Tallinn’s Travelling Circus
Tallinn Music Week recorded its greatest success by selling out its roughly 700 capacity April 5 and 6 and cementing its place in the music business conference calendar.
About one-third of the delegates were from outside Estonia, an indication that TMW will likely survive the increasing competition that will inevitably come when every European country has a similar conference.
So, who are these international visitors? Many of them come from the various European music export offices or similar conferences, along with a press gaggle of about three or four dozen reporters and photographers.
When Europe has as many as 50 of these shindigs, there’s a danger that individuality will get diluted as the conference circuit turns into something of a travelling circus.
What sets Tallinn apart is government support that goes right up to presidential level, healthy sponsorships, and the imagination and seemingly indomitable spirit of conference organizer Helen Sildna and her team.
Jesper Borup, a talent booker for Denmark’s Spot Festival, thinks the warmth of the welcome that the city of Tallinn offers is also a key factor.
“I think other countries may struggle to match that,” he told Pollstar. “With the Estonians it seems to be part of their DNA.”
It seemed all 700 delegates showed for TMW’s first session, traditionally a keynote speech from Estonia President Toomas Ilves.
During the showcase conference’s five-year history, which began with 150 delegates attending its 2009 debut, Ilves has become the must-see act.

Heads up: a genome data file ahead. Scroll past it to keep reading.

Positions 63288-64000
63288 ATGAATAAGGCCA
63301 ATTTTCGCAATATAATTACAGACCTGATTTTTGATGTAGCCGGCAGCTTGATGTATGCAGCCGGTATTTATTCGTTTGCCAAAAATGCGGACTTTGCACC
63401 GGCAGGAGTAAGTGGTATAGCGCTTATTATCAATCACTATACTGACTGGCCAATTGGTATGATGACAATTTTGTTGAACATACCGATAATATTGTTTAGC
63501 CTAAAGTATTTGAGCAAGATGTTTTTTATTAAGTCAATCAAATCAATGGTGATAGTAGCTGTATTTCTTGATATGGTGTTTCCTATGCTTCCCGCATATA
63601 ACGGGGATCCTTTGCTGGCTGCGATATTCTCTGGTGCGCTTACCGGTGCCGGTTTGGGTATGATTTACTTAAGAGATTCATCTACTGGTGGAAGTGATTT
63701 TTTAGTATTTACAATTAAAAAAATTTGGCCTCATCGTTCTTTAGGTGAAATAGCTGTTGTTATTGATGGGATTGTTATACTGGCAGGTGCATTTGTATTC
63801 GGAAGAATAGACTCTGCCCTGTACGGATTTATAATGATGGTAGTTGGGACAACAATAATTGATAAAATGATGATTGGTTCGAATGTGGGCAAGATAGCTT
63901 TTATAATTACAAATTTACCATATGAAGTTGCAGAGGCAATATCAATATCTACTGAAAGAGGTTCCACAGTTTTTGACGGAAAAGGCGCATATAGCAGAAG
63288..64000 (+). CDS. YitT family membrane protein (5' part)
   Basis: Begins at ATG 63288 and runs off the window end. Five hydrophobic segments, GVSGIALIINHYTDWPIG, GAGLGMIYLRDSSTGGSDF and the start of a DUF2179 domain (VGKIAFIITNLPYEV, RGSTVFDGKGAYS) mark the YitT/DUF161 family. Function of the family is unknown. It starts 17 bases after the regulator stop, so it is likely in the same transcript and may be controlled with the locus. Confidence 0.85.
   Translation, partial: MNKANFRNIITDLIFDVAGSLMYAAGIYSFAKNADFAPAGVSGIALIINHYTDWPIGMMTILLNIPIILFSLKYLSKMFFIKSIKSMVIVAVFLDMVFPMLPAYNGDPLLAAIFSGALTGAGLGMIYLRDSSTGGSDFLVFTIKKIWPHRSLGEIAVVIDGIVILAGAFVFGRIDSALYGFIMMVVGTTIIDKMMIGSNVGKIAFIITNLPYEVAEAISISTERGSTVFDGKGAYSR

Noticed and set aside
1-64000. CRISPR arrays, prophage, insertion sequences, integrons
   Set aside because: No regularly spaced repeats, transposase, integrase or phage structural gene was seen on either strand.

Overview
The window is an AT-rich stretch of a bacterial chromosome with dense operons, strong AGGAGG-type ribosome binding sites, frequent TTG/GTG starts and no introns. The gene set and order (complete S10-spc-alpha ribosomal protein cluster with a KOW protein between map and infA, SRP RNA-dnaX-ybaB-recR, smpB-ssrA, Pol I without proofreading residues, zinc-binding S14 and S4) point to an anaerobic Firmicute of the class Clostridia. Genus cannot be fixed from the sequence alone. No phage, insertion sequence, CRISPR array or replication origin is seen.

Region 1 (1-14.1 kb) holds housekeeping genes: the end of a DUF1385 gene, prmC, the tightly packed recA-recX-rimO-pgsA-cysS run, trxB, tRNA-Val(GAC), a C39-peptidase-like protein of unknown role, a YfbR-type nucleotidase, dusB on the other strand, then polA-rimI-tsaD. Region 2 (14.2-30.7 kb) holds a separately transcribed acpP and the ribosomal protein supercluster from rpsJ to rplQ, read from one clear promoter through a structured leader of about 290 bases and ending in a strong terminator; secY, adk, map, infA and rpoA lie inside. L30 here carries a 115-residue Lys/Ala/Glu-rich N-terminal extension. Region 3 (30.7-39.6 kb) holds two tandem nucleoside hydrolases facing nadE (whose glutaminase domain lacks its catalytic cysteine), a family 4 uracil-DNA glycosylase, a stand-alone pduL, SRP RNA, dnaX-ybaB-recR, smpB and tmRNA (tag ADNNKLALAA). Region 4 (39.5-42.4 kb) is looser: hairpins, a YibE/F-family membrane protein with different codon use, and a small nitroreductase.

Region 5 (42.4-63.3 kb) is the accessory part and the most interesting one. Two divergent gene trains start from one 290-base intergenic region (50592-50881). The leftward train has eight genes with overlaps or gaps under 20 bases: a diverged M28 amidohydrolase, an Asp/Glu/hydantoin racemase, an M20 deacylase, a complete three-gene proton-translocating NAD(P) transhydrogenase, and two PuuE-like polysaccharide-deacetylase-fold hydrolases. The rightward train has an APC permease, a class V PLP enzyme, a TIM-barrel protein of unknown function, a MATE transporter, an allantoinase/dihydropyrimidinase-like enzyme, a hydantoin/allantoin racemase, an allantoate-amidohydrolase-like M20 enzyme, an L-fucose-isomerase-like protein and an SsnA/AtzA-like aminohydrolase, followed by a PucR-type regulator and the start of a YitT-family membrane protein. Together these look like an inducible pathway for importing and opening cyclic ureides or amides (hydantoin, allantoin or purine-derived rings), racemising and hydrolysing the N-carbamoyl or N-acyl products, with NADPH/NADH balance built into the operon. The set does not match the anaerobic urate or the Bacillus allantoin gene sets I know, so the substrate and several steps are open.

Apart from being a genuine music lover, as opposed to a politician who sees music as a key to the youth vote, Ilves (aka President Cool) is also an engaging speaker.
The fact U.S. music mogul Seymour Stein – founder of Sire Records – was in the audience gave him chance to rhapsodise over such Stein signings as Talking Heads and The Ramones – as if Ilves needed an excuse to do that.
His speech last year, which came shortly after the Pussy Riot trial, was critical of the way Russia had “shipped the girls off to the Gulag for playing punk music.”
This year, he told how his comments had led to him being “excommunicated by the Estonian Lutheran Church.” He didn’t appear as if it had troubled him a great deal.
The daily conference programme was an even mix of current music business issues and info for the infant (or embryonic) Baltic music industry.
Regular TMW moderator Paul Cheetham ran a role-playing panel designed to clarify the differences between a manager, agent, record company, publisher and so on.
Playing the manager’s role, he asked Jonas Holst from Sony Sweden (playing the record company role) what he looked for in a new act.
“I like them to have some sort of local representation,” was the reply.
Given that was supposed to be Cheetham’s job, Holst had instantly turned role-playing into reality.
So, the record company’s first aim is to try to replace the artist’s manager.
Cheetham has run this panel for two or three years and by and large he’s toughed it out pretty well.
What advice can a panel give to aspiring talent that doesn’t know the difference between a manager, an agent, and a record or publishing company?
Perhaps in future this slot should be known as the “Don’t give up your day job” session.
Cheetham also moderates a similar panel based on the manager’s role in planning an artist’s career. The man’s clearly a glutton for punishment.
As for the showcases, there was chance to pick from over 200 acts, largely from the Baltic states and Finland.
If delegates made their choices from the originality (or plain silliness) of the acts’ names, Candy Empire, Dance With Dirt, Edgar Poe’s Favorite Cat, Elephants From Neptune, Fuck You I Am A Robot, Morgue’s Last Chance, Multiphonic Robot, Redneck Rampage, Tenfold Rabbit, and Who Framed Roger Moore? should have played to decent houses.
Latvian Music Awards nominee Triana Park opened its set at Rock Café April 6 by greeting the audience with a big shout of “Hello Tallinn,” apparently undeterred by the fact that there was only a half-dozen people in the room.
It steadily filled with a crowd that appeared to know all of the band’s repertoire. One particularly animated fan hadn’t forgotten to bring his air guitar.